10. Jorge says:

    Really? The finished product deviates significantly from the submitted renderings, and notification of the meeting of the historic preservation commission was not distributed to all affected neighbors until after the meeting took place. This home is intriusive to neighbors and out of place in the neighborhood.

  11. Ray says:

    I agree with Gary and Jorge’s comments. How the neighbors could let this thing fly is completely beyond me. The green space
    between the two truly great houses was attractive and an asset to both. The cheap looking, lets-get-this-over-with-as-soon-as-
    possible roof should have been slate. Modern architects, no matter how hard they try it seems, usually cannot even begin to
    match the visual power, greatness, and beauty of carefully designed historic homes. The first time I drove past this thing I was
    dumbfounded. Horrible decision and a complete waste of money. Hopefully nothing like this will happen to the space next to the Emil Ott house on Lafayette. I don’t want to overkill with my judgement, but seriously, every time I drive down Terrace Ave.
    and see this my insides cringe. It is simply not good enough for the location.

  12. Joe says:

    Holy cow, there are some negative Nancies on here. This house is gorgeous. When I saw it earlier this summer, I pulled over just to gaze at it for awhile. Also, it fits in wonderfully in this neighborhood. But, I realize that stye, architecture, and design preferences are intrinsically subjective. There are lots of homes and mansions in this neighborhood that I find unattractive, but to each his own.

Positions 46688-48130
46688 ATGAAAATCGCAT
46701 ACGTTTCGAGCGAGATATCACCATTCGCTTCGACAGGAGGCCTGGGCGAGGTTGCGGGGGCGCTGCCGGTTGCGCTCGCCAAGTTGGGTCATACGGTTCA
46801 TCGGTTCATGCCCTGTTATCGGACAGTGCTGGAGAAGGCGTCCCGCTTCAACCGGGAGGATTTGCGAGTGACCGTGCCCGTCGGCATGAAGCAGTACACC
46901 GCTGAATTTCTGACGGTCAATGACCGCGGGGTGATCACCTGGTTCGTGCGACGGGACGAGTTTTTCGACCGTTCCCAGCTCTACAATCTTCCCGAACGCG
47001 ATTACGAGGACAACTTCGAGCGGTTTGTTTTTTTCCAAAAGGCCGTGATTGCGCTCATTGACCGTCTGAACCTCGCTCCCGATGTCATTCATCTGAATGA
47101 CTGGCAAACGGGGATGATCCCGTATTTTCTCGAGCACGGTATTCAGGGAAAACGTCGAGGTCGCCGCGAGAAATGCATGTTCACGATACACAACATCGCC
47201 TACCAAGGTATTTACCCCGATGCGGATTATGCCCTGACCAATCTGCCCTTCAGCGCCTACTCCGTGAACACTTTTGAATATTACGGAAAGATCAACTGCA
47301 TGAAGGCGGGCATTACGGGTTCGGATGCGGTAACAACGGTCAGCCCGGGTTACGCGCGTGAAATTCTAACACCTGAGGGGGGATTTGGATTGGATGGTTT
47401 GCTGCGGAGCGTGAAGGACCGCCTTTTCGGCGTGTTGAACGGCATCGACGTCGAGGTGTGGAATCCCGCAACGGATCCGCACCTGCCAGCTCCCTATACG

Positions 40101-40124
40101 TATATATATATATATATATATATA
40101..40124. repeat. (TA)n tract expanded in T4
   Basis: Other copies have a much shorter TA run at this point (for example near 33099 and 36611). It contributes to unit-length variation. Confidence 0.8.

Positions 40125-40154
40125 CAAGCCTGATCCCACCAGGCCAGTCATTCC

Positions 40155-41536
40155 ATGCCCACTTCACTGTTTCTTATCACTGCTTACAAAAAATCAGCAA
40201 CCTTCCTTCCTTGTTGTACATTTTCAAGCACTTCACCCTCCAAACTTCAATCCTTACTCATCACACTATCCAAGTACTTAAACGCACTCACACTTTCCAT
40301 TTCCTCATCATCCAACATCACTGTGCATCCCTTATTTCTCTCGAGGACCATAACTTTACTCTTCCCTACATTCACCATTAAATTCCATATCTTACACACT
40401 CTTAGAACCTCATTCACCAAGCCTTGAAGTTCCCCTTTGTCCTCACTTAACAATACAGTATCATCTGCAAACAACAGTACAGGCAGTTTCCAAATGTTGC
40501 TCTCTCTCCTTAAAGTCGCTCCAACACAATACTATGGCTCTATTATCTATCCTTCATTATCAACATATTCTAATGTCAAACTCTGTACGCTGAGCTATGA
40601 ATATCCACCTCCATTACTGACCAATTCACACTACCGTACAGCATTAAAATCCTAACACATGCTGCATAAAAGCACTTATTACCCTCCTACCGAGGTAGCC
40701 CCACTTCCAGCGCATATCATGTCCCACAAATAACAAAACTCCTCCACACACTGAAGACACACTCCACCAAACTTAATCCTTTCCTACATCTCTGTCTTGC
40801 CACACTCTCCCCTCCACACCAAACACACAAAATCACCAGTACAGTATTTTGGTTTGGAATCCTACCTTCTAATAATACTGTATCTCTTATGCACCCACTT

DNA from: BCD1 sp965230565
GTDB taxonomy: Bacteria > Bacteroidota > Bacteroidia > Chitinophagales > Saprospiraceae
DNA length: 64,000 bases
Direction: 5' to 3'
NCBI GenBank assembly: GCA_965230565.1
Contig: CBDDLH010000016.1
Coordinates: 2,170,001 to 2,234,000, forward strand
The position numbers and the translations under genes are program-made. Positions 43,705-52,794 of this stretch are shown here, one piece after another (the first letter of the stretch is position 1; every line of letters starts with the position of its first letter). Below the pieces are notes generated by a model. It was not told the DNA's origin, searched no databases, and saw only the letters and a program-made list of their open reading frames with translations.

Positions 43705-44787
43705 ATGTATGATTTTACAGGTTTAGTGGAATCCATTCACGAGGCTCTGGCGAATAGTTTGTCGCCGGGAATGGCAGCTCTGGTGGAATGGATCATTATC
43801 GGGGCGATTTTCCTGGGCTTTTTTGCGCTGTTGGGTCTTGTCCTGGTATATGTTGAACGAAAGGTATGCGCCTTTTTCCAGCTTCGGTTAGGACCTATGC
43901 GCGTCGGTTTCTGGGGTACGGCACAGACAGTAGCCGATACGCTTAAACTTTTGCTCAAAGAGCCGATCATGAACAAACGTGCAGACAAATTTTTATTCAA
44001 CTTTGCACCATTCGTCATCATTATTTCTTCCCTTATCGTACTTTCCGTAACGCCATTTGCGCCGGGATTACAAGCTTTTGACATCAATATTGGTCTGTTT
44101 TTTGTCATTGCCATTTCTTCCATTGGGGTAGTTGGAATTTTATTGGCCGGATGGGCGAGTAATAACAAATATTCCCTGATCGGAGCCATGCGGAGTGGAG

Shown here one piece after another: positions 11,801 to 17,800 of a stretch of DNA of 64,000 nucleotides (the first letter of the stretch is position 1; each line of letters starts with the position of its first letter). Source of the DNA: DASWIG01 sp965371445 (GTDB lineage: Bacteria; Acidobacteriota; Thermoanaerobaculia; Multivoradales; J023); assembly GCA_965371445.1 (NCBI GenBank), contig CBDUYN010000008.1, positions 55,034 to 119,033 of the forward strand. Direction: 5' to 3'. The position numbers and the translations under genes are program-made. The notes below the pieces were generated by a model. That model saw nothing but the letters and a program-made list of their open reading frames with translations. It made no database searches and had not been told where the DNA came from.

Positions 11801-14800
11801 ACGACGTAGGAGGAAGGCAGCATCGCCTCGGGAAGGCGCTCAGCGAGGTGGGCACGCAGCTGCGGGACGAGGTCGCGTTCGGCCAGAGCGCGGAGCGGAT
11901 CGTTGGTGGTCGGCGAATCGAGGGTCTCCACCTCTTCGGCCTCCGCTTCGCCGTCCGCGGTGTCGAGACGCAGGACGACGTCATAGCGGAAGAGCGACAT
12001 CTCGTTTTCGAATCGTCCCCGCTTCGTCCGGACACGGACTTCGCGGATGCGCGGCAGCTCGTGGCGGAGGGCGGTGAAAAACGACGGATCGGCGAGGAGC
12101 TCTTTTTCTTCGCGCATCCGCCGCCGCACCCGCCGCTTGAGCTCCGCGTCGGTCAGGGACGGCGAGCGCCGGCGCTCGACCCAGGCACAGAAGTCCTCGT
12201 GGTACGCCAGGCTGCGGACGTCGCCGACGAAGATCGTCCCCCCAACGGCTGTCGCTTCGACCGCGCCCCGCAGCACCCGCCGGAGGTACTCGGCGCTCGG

This new house, I’d buy it in a heartbeat if I could afford it. It’s stunning in its simplicity.

    Subjectivity debates in anonymous online forums are fine I guess. But, the extreme negativity? I don’t get it.

    Also, the final house looks EXACTLY like the renderings.

  13. K-anon says:

    I think what us ‘negative nancies’ are trying to point out is that this new house does not conform to the architecture surrounding it. Could it have been worse, yes, but it’s not even very close. What I tried to say is that I’m absolutely astounded that the historical district would approve a new home that is SO dissimilar to its neighbors.

    Subjectively, it’s appropriate there are some very different opinions on whether the home is ‘beautiful’ or not, but anyone who walks the block can see that it sticks out like a sore thumb. The older architecture that surrounds it is VERY different to my eye and most architects would agree (I hope). Whether or not you find it pretty or not is subjective, whether it fits in with it’s surrounding neighbors should not be nearly so subjective.

    Do you folks, who find the house beautiful, think that it fits in with the neighbors? The window size (way bigger than any other windows nearby), the absolutely square shape, and the extremely boring roofline are what, to my eye, makes it stick out like a sore thumb.

  14. Jeff says:

    I’ve walked by weekly. I like it. Modern Salt Box. Could use some window planters to soften the front facade. The South bank of windows are maybe too much but I get the desire for natiural light. Looked like they were using thermal heating/cooling solutions and a lot of smart home technology. Clever parking solution.

  15. Ray says:

    I guess this thing could be considered a Modern Salt Box with the longer roof slope in the back and only extending 3/4 of the total length. This is not really a Salt Box, though. If it were, the longer slope would typically be in the front and be the entire length. For those who may want a better understanding, take the letter “L” and turn it sideways with the point facing up and here you would have the basic shape of a Salt Box roof. They resemble an old type of salt box. This is a specific kind of Colonial, others would be Williamsburg Colonial or Georgian Colonial.